Dissociation as coping: An examination of ethnic differences and race-related stress

Date of Completion

January 2004


Black Studies|Psychology, Clinical|Sociology, Ethnic and Racial Studies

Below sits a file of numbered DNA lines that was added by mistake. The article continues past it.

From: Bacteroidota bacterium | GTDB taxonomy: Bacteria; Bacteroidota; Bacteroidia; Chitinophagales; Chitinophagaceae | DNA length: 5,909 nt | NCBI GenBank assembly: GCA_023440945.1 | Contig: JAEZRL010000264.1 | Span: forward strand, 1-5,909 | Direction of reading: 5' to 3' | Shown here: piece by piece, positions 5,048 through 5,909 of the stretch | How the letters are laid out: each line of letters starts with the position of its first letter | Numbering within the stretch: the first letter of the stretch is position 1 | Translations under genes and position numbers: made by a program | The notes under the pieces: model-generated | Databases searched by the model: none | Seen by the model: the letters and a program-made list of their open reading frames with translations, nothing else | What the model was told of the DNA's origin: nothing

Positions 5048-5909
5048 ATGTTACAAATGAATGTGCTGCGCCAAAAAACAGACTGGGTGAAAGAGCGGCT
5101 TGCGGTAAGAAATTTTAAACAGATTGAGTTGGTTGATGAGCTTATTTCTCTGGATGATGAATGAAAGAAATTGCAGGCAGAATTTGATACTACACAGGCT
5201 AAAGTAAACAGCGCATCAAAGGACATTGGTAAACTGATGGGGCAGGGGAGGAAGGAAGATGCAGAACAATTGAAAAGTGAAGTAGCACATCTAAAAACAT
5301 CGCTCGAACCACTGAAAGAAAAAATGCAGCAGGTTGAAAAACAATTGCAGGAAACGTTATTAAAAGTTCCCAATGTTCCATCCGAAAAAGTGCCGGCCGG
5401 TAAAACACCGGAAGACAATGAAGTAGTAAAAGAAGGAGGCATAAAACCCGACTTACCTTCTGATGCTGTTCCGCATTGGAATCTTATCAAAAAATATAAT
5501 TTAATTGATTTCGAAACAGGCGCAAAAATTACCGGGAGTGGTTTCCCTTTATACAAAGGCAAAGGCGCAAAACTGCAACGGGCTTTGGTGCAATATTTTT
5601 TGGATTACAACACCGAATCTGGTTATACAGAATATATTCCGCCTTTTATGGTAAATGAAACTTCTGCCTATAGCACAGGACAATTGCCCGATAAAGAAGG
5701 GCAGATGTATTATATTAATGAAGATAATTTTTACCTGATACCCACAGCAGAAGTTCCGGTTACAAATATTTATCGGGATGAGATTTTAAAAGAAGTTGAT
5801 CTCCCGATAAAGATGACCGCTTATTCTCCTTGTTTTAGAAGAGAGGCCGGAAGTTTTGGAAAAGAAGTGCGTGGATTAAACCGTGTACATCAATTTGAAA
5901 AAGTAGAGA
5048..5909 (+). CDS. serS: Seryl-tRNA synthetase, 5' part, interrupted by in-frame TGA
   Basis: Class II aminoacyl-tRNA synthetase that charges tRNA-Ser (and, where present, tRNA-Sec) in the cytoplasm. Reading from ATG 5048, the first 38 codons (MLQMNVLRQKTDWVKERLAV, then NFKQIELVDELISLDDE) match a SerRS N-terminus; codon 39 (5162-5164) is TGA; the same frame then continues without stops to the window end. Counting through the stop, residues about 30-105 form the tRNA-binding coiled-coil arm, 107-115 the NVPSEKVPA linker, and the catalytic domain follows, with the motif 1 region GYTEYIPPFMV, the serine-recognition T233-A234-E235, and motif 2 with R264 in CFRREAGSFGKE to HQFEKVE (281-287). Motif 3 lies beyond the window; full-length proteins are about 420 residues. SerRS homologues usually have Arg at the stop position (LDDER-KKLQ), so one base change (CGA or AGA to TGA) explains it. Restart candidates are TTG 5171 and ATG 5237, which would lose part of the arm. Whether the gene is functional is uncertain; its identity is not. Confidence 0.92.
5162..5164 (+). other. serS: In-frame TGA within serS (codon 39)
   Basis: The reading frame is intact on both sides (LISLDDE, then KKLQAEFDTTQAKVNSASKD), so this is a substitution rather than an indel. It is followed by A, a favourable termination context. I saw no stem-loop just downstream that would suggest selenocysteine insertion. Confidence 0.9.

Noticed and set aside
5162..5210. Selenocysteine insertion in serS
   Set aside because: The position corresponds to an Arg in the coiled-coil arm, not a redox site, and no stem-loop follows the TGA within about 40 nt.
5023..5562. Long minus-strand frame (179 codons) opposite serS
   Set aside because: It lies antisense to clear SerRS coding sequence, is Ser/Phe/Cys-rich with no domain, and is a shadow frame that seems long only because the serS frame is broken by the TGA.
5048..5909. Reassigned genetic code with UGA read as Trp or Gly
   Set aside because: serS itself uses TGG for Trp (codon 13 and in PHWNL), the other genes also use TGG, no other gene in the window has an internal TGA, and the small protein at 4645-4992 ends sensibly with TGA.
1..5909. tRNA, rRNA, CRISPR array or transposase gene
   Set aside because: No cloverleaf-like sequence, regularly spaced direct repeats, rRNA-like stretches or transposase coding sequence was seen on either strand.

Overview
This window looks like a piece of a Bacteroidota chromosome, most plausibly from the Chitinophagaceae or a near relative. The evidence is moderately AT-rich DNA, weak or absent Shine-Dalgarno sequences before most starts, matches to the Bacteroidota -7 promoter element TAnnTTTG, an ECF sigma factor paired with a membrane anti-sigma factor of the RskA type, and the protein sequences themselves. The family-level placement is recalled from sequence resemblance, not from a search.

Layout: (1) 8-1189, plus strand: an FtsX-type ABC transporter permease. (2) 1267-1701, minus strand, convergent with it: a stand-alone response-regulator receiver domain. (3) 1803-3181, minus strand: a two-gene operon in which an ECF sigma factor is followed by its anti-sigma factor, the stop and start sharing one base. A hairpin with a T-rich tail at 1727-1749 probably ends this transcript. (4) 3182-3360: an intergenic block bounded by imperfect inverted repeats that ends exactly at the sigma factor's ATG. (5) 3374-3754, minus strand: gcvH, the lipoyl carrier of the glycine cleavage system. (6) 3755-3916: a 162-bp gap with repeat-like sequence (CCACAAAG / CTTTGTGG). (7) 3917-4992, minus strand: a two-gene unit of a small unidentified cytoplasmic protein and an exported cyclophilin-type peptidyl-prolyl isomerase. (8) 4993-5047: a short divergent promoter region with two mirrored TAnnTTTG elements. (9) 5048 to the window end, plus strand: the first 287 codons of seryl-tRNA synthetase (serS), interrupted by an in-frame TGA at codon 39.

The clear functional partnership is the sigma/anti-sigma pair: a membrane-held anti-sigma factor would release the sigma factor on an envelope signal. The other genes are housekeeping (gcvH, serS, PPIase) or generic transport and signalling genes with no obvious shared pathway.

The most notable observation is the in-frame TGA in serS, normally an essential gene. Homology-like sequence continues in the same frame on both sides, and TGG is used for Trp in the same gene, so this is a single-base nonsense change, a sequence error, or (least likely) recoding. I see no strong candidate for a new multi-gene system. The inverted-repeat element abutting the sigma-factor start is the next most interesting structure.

Dissociation is proposed as a universal construct; however, research has indicated that rates of dissociation are not uniform across ethnic groups. Specifically, literature suggests that ethnic minorities report more dissociative experiences than ethnic majorities. Theorists have also proposed dissociation as a type of coping mechanism. Linking these two sets of findings, Dunn (1993) proposed that dissociation may serve an adaptive function for ethnic minorities, specifically African Americans, in managing race-related stress. The present investigation examines each of these theoretical assertions using an ethnically diverse non-clinical sample. The study investigates rates of dissociation as a function of ethnicity, explores the relationship between dissociation and coping, and tests Dunn's hypothesis by exploring the relationship between dissociation and reports of racial stress within ethnic minority participants. The findings provide partial support for the proposed hypotheses. Differences were found in rates of dissociation as a function of ethnicity supporting a previous study (Douglas, 2002). These differences were independent of trauma symptoms and traumatic symptomatology. Further, these differences are present in the absence of increased psychological distress. The findings also indicate a significant relationship between dissociation and coping strategies for ethnic minority and ethnic majority participants. The results fail to find statistically significant support for dissociation as a coping mechanism for race-related stress for ethnic minorities. Limitations and directions for future research, including further exploration of the role of ethnic identity are discussed. ^